By Liesel Schmidt
Ecotourism. It’s a growing trend that Wikipedia would ultimately define as “a form of tourism involving visiting fragile, pristine, and relatively undisturbed natural areas, intended as a low-impact and often small-scale alternative to standard commercial mass tourism.” At its heart, ecotourism is intended to provide an educational experience at the same time as it works to provide much needed funding for the conservation of the environment, to benefit local economies, and to promote cultural respect.
In areas like Destin where first impressions could easily give rise to the assumption that the most cultural enrichment one might experience would be to fish from a chartered boat or spend a day shopping amidst the locals, the term ecotourism would probably not be one expected to be bandied about. Amazingly enough, Destin and its feeder communities throughout South Walton afford many an adventure in ecotourism, with Coastal Dune Lakesscattered along 30A that are quite the rare—and endangered—treasure. Notably found in places like Australia, New Zealand, Madagascar, and in a very few places in the U.S.—Oregon and Florida—these bodies of water consist of a combination of fresh and sea water coming from tributaries, ground water seepage, rainfall, and storm surges that have all pooled together and are stained by tannins from a tea-like steeping of pine straw, leaves, and other organic materials. Whether biking along the paths that border these rare finds or watching the sunrise from a paddleboard or kayak floating in their waters, one would be hard pressed to find a more memorable way to spend a vacation to the beaches of Northwest Florida.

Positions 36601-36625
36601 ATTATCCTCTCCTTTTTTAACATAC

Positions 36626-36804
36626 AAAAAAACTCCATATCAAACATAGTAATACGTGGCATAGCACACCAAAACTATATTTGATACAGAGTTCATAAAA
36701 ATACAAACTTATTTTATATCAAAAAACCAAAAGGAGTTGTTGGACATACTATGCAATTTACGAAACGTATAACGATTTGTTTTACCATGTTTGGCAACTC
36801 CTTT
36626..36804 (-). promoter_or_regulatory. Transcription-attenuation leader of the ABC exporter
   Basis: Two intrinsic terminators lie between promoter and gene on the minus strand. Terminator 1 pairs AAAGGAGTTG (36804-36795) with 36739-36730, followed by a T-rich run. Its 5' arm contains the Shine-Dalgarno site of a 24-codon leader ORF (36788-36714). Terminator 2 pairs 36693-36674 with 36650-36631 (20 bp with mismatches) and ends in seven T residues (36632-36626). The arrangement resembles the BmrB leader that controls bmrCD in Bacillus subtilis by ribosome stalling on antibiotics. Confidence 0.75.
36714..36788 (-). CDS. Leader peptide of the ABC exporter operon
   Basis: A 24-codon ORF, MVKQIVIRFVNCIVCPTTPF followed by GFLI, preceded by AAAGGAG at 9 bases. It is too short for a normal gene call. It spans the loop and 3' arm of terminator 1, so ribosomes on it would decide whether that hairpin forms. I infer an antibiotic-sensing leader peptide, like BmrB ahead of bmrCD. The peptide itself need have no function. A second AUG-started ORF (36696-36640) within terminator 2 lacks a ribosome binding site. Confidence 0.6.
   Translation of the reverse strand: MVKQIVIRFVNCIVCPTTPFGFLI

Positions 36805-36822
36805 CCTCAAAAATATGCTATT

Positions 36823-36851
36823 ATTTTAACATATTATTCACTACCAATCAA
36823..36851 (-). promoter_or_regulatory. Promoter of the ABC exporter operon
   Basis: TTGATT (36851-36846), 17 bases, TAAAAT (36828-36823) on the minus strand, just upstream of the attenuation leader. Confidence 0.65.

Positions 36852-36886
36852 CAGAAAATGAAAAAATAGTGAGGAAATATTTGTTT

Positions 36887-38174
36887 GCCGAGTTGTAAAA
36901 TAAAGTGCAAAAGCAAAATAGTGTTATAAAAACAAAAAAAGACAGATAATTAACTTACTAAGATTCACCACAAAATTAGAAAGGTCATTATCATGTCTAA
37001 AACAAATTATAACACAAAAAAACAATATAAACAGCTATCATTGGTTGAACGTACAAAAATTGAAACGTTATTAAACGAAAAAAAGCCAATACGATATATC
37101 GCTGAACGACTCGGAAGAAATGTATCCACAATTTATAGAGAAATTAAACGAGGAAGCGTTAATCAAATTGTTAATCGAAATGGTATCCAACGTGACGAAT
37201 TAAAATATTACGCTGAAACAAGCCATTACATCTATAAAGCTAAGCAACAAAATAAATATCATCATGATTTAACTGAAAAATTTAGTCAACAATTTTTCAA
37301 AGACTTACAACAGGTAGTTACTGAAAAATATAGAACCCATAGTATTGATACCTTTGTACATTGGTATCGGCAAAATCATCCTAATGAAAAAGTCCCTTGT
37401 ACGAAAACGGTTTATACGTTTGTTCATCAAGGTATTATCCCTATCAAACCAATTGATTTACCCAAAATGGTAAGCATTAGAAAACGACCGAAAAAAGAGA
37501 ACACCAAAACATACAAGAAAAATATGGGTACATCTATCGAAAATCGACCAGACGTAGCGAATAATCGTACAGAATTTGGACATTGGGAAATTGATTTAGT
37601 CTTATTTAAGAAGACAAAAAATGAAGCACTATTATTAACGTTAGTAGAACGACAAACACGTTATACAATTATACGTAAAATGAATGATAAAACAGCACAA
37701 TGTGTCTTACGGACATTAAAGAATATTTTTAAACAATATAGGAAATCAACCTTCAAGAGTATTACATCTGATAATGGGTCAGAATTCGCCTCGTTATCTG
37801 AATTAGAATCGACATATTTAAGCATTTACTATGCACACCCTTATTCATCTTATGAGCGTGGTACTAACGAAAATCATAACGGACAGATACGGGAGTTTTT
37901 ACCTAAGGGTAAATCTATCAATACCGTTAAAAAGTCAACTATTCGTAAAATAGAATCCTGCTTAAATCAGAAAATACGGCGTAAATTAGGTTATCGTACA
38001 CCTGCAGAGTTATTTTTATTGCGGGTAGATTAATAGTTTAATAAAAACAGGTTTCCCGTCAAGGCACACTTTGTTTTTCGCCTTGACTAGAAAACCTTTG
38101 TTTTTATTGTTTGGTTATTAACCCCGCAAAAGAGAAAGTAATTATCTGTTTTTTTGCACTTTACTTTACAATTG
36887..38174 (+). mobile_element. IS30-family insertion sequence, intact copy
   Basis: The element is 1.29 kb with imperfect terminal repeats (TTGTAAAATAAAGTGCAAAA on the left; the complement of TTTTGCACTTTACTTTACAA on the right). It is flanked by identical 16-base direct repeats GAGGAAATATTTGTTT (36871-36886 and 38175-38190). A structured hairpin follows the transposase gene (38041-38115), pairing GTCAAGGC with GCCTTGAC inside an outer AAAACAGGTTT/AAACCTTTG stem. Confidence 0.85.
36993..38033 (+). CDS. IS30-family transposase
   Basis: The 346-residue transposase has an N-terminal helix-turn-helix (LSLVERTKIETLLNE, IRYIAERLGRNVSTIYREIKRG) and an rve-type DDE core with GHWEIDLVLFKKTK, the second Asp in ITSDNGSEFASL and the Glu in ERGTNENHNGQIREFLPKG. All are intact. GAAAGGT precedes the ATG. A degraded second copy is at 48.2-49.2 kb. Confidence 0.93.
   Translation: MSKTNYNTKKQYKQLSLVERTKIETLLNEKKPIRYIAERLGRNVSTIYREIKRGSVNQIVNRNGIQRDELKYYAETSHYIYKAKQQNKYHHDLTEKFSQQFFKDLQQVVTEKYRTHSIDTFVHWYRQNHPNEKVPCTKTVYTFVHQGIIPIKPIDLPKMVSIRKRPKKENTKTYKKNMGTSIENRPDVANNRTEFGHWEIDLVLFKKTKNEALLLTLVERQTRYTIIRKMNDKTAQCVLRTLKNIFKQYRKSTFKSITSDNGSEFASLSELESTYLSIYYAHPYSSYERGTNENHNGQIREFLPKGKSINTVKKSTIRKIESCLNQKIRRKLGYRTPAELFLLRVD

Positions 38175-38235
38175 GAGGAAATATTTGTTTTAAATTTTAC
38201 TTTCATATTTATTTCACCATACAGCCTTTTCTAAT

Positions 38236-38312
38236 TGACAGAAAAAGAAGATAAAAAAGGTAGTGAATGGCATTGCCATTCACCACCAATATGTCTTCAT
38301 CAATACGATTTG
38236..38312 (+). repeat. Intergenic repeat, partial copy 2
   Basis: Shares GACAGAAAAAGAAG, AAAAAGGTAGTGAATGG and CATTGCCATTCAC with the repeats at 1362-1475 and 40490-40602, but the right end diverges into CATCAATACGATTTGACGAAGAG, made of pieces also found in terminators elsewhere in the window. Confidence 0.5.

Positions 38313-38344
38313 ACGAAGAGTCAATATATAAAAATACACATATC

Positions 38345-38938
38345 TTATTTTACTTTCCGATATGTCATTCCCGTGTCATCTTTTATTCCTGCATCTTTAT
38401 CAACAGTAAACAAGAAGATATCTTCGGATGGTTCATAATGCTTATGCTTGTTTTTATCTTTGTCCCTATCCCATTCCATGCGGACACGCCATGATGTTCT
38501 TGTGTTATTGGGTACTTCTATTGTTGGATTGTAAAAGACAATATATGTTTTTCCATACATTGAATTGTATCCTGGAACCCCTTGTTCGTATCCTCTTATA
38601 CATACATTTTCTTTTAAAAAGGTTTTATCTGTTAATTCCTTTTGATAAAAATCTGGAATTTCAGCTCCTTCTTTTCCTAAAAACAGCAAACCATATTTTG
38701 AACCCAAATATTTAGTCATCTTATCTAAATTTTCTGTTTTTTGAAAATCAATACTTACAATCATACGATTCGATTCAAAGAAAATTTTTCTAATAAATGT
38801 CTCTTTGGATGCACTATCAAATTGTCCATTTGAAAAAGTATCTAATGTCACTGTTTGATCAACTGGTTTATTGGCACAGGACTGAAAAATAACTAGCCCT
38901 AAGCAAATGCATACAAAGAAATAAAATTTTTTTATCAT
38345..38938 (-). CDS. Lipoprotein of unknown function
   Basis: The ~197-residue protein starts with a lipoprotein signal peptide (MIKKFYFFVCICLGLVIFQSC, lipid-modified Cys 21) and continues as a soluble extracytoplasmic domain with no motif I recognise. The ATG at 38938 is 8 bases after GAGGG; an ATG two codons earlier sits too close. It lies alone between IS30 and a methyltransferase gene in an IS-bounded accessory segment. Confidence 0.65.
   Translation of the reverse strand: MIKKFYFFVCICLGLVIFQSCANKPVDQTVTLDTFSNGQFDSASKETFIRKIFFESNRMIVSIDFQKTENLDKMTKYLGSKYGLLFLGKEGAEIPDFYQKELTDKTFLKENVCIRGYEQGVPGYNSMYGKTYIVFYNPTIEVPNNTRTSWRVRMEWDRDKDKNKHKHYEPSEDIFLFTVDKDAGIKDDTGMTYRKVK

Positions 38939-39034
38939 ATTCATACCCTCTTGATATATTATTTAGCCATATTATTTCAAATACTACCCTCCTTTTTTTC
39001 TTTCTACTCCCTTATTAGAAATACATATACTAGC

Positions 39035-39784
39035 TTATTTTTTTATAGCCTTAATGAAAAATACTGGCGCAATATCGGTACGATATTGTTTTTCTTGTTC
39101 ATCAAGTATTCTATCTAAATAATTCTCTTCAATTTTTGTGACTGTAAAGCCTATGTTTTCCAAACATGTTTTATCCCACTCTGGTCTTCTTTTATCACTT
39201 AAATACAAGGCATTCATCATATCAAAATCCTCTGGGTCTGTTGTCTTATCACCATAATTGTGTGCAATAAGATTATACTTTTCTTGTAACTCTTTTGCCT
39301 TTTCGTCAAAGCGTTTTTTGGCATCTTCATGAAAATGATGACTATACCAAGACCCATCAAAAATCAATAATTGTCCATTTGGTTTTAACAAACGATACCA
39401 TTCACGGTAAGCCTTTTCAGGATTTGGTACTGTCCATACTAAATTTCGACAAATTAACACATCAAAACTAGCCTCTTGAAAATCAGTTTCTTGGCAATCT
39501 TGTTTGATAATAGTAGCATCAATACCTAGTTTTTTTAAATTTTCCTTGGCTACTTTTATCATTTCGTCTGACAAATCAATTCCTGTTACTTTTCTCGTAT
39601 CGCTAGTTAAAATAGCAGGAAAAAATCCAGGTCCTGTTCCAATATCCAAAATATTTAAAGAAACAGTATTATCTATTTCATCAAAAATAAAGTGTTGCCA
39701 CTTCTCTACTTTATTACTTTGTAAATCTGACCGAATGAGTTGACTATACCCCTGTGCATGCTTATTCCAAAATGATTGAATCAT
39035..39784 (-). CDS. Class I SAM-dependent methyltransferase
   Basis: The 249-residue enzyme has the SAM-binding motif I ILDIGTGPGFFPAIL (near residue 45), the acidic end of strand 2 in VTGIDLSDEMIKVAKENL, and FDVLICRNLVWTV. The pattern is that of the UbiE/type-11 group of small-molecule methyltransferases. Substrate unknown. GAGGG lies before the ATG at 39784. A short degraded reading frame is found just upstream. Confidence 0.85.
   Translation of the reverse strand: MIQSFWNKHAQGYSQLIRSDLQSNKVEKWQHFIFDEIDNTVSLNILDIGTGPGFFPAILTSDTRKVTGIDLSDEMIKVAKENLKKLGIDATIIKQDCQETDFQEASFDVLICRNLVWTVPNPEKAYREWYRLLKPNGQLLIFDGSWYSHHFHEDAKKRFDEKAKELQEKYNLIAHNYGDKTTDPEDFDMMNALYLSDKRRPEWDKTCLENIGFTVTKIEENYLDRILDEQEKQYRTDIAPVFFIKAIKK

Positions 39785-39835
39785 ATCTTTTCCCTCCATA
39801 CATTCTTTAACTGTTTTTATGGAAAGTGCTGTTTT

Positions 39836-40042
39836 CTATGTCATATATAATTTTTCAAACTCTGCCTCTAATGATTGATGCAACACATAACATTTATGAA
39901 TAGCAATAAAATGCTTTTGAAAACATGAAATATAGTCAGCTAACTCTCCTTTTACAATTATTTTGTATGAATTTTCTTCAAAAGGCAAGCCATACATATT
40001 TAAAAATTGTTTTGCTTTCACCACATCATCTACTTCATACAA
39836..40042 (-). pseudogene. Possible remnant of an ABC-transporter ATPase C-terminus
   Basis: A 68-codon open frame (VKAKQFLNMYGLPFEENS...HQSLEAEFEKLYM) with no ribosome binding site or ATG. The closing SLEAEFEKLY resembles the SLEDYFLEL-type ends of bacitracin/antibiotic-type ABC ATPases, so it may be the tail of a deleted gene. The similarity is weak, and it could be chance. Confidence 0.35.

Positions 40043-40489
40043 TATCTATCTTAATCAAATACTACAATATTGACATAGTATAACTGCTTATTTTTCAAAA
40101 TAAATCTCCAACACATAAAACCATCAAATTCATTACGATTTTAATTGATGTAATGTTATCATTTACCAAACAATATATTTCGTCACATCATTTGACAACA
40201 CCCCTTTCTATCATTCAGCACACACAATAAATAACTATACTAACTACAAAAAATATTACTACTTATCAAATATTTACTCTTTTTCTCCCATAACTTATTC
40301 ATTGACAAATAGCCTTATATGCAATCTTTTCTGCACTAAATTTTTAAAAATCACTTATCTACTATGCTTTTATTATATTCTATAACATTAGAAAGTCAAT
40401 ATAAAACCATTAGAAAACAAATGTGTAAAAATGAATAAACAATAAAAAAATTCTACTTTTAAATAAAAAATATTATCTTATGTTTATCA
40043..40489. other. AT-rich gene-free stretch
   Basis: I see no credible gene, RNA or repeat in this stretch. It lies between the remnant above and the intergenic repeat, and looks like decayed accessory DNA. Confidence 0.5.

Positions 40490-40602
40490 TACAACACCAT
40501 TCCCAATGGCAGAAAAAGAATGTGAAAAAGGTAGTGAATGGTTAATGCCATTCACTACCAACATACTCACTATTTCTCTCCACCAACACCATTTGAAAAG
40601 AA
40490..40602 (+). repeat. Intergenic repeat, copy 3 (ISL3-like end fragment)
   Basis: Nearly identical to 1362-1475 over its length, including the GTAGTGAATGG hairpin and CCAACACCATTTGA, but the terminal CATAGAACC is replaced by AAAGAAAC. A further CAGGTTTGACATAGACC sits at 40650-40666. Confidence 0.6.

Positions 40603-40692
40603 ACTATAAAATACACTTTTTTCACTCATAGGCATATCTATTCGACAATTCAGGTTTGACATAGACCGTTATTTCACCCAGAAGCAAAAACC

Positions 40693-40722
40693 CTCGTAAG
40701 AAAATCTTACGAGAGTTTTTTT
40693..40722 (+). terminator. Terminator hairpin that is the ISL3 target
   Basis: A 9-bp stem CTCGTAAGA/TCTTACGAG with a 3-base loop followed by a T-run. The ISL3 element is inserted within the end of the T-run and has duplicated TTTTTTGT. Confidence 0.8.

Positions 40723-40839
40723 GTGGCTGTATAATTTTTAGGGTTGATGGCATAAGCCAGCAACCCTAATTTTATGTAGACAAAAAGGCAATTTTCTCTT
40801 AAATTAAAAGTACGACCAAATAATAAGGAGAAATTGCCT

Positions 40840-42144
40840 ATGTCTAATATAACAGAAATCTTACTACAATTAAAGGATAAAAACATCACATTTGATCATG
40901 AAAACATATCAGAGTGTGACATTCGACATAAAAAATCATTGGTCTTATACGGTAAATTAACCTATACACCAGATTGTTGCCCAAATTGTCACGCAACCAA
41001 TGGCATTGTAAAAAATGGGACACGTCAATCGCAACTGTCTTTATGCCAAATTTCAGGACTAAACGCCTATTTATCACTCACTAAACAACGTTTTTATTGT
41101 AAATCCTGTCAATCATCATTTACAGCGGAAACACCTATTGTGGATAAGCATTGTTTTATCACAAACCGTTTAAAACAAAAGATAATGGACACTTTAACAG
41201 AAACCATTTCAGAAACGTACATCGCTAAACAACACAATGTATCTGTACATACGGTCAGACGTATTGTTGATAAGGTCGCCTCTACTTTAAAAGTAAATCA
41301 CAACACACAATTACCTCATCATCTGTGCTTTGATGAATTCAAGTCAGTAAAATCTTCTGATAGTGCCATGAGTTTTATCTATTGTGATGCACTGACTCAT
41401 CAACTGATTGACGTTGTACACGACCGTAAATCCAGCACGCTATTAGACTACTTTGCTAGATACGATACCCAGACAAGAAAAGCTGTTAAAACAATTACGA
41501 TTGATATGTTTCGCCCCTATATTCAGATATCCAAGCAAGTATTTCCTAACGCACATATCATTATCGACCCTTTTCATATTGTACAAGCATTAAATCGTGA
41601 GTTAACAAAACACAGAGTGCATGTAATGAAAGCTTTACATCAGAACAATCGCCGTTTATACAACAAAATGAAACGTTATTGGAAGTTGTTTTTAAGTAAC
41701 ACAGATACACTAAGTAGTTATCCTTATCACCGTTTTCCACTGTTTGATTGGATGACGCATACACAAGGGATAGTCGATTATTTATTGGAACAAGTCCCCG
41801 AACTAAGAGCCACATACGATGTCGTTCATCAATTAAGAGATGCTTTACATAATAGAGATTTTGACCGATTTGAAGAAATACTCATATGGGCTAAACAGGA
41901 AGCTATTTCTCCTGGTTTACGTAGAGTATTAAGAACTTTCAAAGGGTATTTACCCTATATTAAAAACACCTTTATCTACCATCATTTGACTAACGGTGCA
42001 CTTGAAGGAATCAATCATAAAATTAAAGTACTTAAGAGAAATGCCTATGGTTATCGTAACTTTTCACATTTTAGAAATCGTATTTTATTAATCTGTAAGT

For someone who carves a little more diversity, Turkey Creek Parkin Niceville offers family-friendly activities that get everyone out in nature and away from the “plugged-in” and over-stimulated modern world with swimming holes perfect for canoeing, kayaking, and tubing; nature paths for walking; scenic trails for bird watching; and various other areas for picnicking, playing, and just being out in the great outdoors.
So, too, does Henderson Beach State Parkin Destin, where a nature preserve and a network of trails provide the perfect escape for visitors to see a different side of Destin. Take a weekend to swim, picnic, wander the trails by bike or on foot, fish, camp, go geo-caching, or observe the local wildlife in all its glory.
Just a hop, kip, and a jump away, Mattie Kelly Park and Nature Walkis another opportunity for fishing, walking, wildlife viewing, picnicking, and swimming nestled right in the midst of it all—giving you the best of both worlds just minutes from the bustle of town.
Just over the bridge on Okaloosa Island, fisherman can catch their fill by casting their lines off Okaloosa Island Fishing Pier, while John C. Beasley Parkis ideal for swimming, paddle-boarding, and fishing in the Gulf or more sedate activities like bird watching or walking along the shore.
No matter the age or the interest of the traveller, the Emerald Coast is a natural treasure full of rare experiences to enjoy in ecotourism. So gear up and get out—and leave your expectations behind.
Henderson Beach State Park: www.floridastateparks.org
John C. Beasley Park: www.co.okaloosa.fl.us
Mattie Kelly Park and Nature Walk: www.cityofdestin.com
Okaloosa Island Pier: www.okaloosaislandpier.net
Turkey Creek Park: www.cityofniceville.org